Systems of Rule in Post-Conflict Contexts

Lively discussions at the PRIF online workshop, March 31 - April 1, 2021

The literature on "rebel governance" (RG), which has been growing rapidly in recent years, examines internal dynamics in civil wars in which rebels take control of parts of a territory, regulate civil life, and provide social, political, and economic goods. At the online workshop "Fractures and Continuities of Changing Rule in (Post-)­Conflict Settings," participants discussed the fractures and continuities of rule systems in such contexts. In doing so, many started with the RG literature, but then often went beyond it. The workshop brought together experts on several world regions and (post-)­conflict zones. Almost all of the papers presented were based on field research in areas that are sometimes difficult to access. For example, authors presented studies on rebel groups in the Central African Republic, the Ta'ang rebel movements in Myanmar, the Islamic State, and several others. The contributions aimed to critically examine and break down rigid approaches and theoretical presup­positions so that a more nuanced engage­ment with (post-)­conflict contexts becomes possible. Orders of rule thus emerge as multi­dimensional, complex, and mutable phenomena that can be read from different theoretical positions and are further embedded trans­nationally. Concept­ualizations of recognition, power, legitimacy, and coercion as well as of their respective inter­connections thus also come to the fore.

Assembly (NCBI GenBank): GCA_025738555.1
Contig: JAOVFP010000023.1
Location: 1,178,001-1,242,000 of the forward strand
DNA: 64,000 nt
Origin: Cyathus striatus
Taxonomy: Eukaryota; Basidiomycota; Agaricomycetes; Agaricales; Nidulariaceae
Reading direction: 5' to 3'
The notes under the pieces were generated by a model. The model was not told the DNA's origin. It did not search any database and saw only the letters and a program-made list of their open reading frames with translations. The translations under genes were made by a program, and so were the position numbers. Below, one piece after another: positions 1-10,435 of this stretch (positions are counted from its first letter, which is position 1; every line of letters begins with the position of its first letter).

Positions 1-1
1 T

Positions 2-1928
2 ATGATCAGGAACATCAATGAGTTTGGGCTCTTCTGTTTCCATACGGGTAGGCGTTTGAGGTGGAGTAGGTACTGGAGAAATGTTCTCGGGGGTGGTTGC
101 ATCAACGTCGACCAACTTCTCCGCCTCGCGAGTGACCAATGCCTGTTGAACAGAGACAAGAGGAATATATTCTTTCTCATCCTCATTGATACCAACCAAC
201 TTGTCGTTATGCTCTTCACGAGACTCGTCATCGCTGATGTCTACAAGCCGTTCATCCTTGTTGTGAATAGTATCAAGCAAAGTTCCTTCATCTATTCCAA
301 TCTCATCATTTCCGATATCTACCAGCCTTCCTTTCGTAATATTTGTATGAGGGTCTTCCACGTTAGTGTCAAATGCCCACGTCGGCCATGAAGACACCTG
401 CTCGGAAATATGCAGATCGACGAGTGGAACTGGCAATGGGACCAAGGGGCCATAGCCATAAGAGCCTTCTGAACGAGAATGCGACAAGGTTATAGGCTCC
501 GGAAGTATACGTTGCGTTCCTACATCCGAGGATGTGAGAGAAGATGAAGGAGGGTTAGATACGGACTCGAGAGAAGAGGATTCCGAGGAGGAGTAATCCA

The workshop was organized by Regine Schwab and Hanna Pfeifer who cooperate in the context of the research group "terrorism". The summary of the workshop with a short overview of all contri­butions can be found here.